Greece Declares Unilateral Withdrawal from Reality

ATHENS—The Greek government announced today that Greece was permanently withdrawing from reality, effective immediately.  “After careful consideration of all our options, we have determined that this is the best course of action for Greece at this difficult time,” Greek Finance Minister George Papakantpeydabillous said in a statement written in fairy dust.  Asked whether the withdrawal was a response to Greece’s debt crisis, Papakantpeydabillous made clear that the withdrawal was comprehensive.  “We’re not just talking about economic reality.  We fully intend to ignore reality in every way, shape and form.  We’re sick and tired of being straight-jacketed by the inflexible dictates of objective experience,” he said.  Papakantpeydabillous added that the withdrawal was not a radical departure for Greece.  “Actually, our de facto withdrawal occurred several years ago — we just figured it was time to make it official.”

The action comes after months of hand-wringing in Greece and throughout Europe over the condition of Greek finances and the recent implementation of a drastic austerity plan designed to rein in the nation’s ballooning deficit.  In a move that enraged Greeks throughout the country, the Greek parliament last month passed a sweeping fiscal reform package that includes raising the mandatory retirement age to 26, requiring a 35-hour work-month, and curtailing the popular Greek pastime known as “Euro Bonfire.”  Despite these measures, Eurostat, the European Union’s statistical agency, announced earlier today findings that Greece’s 2009 budget deficit was 13.6% of GDP — 10.6 points higher than the EU maximum and 10.7 points lower than the whisper number. 

The EU responded to the declaration by issuing a stern objection which noted that “nothing in the EU’s as-yet non-existent constitution permits withdrawal from reality” and that, aside from France, such a withdrawal was unprecedented.  In a move to protect its economic interests, the EU Commission filed suit in the European Court of Justice seeking a lien on the Parthenon, and announced that the EU was considering even harsher measures against Greece, including blocking its re-election to the chairmanship of EU Secretariat for Fiscal Stability and Accounting Integrity.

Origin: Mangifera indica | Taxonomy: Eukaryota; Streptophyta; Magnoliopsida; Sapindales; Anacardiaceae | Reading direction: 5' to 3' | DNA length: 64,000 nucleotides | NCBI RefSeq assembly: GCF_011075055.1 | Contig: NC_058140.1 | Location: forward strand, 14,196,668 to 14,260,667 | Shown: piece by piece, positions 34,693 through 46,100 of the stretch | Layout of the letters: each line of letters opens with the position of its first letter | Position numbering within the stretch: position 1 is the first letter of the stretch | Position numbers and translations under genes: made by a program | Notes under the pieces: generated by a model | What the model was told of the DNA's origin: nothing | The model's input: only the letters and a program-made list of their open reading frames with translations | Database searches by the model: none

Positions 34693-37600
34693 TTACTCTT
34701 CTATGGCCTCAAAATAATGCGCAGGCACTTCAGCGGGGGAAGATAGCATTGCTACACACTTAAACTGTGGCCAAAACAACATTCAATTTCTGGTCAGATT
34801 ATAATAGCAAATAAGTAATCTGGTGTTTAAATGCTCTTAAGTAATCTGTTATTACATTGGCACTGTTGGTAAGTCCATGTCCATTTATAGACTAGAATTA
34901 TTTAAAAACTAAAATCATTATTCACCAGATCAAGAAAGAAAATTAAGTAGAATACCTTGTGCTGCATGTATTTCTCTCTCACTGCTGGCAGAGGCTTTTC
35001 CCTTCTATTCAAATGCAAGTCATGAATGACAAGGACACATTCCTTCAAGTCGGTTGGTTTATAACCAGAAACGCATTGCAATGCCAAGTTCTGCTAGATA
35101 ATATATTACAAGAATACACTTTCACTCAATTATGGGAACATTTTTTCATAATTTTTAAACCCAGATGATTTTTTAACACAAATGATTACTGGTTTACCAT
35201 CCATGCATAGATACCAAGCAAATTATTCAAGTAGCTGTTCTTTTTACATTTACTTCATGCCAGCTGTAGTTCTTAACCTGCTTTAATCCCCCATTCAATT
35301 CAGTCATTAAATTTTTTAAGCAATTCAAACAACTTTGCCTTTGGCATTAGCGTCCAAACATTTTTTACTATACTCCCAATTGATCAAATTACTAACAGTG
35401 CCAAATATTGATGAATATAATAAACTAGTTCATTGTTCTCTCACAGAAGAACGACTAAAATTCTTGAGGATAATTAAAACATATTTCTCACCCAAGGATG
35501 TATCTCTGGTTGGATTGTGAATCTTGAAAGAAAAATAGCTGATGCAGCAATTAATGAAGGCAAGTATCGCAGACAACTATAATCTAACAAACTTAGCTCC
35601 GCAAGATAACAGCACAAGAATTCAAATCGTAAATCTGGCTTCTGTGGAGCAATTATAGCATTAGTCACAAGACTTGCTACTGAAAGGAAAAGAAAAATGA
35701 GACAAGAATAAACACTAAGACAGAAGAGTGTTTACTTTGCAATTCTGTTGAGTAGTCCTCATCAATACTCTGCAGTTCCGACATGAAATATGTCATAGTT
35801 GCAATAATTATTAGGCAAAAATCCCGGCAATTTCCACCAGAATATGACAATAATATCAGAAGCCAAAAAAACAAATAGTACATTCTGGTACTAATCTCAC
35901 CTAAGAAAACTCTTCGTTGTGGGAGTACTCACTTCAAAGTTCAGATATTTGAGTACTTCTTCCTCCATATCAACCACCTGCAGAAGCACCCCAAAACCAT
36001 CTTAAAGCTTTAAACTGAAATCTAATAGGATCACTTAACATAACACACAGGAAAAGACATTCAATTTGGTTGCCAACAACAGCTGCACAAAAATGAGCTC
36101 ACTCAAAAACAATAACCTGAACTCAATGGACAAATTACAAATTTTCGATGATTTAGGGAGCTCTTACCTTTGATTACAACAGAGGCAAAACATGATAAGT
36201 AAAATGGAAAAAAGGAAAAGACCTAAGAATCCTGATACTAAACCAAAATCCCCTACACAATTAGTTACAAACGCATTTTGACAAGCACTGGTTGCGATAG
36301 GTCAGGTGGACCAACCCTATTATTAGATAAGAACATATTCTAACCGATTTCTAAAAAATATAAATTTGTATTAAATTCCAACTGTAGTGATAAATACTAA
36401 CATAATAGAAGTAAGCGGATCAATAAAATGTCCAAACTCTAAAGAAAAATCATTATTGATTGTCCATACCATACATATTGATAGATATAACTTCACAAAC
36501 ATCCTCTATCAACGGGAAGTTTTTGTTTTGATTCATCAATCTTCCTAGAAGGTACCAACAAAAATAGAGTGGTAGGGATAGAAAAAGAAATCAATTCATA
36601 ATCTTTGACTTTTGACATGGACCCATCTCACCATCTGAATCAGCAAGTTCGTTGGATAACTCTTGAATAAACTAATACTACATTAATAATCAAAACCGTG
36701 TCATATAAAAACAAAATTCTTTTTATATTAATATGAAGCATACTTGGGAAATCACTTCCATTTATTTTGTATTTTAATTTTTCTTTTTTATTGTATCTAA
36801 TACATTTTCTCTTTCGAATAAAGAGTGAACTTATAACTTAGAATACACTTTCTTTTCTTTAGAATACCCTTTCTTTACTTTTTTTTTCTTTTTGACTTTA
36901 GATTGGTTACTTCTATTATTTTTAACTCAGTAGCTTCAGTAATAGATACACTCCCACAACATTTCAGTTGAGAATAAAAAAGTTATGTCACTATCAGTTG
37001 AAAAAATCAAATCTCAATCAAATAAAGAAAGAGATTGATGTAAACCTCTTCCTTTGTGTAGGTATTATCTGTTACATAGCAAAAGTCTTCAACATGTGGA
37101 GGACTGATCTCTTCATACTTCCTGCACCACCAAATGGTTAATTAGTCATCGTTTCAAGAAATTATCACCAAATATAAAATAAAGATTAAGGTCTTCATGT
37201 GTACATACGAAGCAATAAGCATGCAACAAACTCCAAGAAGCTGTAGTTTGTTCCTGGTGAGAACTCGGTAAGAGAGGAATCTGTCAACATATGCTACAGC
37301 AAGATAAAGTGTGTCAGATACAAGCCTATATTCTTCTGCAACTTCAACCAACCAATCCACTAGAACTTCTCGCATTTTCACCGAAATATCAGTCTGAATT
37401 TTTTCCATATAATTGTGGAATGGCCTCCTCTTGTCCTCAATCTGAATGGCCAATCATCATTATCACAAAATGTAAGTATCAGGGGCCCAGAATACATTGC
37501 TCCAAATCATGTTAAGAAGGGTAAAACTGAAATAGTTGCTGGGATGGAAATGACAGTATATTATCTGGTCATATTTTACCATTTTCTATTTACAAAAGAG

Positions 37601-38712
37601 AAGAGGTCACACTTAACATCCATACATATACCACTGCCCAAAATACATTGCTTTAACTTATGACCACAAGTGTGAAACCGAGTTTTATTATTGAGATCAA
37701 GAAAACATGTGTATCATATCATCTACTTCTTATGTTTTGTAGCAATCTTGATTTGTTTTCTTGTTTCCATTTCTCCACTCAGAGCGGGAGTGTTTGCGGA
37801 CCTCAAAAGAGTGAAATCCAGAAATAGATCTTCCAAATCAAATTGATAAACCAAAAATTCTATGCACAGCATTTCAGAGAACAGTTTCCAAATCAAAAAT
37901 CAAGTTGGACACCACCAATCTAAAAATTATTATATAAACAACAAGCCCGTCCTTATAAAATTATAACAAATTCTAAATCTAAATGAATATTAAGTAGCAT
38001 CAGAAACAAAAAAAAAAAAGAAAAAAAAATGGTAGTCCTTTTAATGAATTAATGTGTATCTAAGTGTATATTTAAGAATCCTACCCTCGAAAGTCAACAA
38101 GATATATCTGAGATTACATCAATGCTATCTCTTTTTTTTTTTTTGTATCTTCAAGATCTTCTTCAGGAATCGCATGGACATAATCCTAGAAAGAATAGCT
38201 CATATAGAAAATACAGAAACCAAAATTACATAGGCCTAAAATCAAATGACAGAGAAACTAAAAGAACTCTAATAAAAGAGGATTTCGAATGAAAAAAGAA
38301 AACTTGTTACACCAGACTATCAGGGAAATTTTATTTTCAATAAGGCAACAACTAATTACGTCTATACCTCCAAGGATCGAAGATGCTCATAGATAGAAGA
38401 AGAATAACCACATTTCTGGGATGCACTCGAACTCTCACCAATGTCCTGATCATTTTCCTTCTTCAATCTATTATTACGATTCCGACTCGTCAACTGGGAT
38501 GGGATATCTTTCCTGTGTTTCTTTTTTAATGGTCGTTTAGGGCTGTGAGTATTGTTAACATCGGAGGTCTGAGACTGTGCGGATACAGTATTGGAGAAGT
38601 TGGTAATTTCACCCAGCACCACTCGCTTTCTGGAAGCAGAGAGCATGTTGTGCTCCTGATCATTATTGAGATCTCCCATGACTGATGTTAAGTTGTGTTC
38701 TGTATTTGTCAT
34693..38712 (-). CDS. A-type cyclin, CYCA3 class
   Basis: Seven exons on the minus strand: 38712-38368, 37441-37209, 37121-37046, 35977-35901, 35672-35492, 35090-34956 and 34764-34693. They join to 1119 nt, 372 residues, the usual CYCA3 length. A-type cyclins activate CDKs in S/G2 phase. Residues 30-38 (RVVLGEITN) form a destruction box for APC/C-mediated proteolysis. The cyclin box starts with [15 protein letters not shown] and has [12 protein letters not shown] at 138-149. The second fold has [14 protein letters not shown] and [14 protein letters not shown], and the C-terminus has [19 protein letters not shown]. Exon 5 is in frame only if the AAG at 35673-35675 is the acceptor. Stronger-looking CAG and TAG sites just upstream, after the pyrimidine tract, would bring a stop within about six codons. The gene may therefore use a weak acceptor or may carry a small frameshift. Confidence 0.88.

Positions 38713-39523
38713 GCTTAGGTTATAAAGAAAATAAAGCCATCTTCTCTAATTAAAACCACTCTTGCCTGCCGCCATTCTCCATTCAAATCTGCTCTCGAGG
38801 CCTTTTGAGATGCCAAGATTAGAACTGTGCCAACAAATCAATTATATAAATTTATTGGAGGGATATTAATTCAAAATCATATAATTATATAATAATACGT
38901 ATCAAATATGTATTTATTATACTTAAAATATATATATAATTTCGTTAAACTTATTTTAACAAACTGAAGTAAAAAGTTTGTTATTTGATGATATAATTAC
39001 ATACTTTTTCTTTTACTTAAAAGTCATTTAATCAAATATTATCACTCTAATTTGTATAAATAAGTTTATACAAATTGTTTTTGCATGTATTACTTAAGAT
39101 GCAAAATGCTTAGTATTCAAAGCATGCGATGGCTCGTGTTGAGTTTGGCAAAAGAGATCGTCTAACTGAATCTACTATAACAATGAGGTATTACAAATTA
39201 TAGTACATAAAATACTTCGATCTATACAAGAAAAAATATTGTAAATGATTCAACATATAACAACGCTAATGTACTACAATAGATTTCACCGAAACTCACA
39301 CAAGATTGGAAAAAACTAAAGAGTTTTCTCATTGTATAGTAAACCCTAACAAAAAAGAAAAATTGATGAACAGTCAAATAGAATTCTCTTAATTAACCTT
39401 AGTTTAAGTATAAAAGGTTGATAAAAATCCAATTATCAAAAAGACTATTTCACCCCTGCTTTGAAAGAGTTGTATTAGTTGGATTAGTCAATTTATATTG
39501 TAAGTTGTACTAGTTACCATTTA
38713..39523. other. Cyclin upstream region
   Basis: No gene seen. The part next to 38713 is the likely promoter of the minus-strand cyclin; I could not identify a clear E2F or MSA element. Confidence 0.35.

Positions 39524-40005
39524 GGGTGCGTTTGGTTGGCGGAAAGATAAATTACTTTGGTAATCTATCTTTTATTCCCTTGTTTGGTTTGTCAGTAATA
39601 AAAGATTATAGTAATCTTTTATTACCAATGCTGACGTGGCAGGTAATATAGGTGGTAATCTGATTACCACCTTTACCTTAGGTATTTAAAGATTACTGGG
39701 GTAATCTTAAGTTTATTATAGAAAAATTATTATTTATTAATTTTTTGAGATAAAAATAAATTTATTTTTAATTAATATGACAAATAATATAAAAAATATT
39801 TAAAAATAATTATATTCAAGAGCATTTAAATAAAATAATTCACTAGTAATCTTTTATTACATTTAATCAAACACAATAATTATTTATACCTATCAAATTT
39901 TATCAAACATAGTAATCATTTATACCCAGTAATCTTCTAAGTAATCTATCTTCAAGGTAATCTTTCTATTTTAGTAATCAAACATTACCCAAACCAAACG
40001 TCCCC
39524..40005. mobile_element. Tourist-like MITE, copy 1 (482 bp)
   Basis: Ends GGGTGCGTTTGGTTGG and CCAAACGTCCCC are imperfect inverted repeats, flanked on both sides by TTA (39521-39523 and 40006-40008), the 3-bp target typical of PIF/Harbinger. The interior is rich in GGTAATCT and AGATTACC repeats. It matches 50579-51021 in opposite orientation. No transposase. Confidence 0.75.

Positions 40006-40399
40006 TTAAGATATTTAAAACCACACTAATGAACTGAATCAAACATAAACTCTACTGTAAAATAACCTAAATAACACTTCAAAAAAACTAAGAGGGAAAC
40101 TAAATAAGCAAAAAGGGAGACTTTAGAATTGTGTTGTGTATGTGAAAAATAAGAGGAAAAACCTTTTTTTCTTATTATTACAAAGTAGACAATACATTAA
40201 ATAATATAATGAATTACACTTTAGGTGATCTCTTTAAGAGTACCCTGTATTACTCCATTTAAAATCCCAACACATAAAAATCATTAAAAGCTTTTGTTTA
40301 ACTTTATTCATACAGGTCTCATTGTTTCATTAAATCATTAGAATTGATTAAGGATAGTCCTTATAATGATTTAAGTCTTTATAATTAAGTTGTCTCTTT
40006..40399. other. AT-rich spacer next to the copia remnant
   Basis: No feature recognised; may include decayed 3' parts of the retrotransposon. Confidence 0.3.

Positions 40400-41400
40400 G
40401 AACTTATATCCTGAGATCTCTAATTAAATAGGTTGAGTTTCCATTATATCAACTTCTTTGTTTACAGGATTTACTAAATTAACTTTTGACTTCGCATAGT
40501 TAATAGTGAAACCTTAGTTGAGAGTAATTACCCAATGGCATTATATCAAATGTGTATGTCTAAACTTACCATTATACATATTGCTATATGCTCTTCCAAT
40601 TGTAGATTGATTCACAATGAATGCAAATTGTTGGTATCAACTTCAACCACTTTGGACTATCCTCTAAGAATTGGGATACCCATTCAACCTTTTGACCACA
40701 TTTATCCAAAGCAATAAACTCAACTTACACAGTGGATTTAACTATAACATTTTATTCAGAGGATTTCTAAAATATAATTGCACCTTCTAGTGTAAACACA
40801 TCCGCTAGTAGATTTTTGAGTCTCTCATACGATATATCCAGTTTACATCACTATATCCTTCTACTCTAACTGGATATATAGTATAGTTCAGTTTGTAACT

Immediate public reaction in Greece to the withdrawal was enthusiastic.  Within minutes of the announcement, protesters in Athens ended a riot over the government’s recent decision to trim spending by substituting Androids for iPhones in its free cellular phone distribution plan.  Ulica Miphatassous, 26, a retired Greek hairdresser, was elated.  “Ever since I was a little girl, I’ve always wanted to have the voice of Maria Callas and the desirability of Helen of Troy.  Now, thanks to this declaration, I do.”  Dr. Manima Layseas, 32, a retired Greek physicist, expressed some hesitation at the blanket withdrawal, noting that Greece’s self-exemption from the laws of gravity and motion “might be problematic in the long run,” but added, “Hey, it’s better than giving up my government-funded happy ending massages.” 

Shortly after the declaration was announced Moody’s Investor Service upgraded Greece’s sovereign ratings to “Triple A+ With a Gold Star” and placed them on review for further possible upgrade.  “Greece’s withdrawal diminishes the risk of default by eliminating the difficult macroeconomic and financial environment that might otherwise exist were Greece to remain firmly in touch with reality,” said Sarah Carlson, Senior Analyst for Magical Alternatives at Moody’s. 

Greek financial markets were mixed in response to the declaration.  Prices and yields on Greek government bonds fell, while the benchmark ASE Composite rose to negative 0.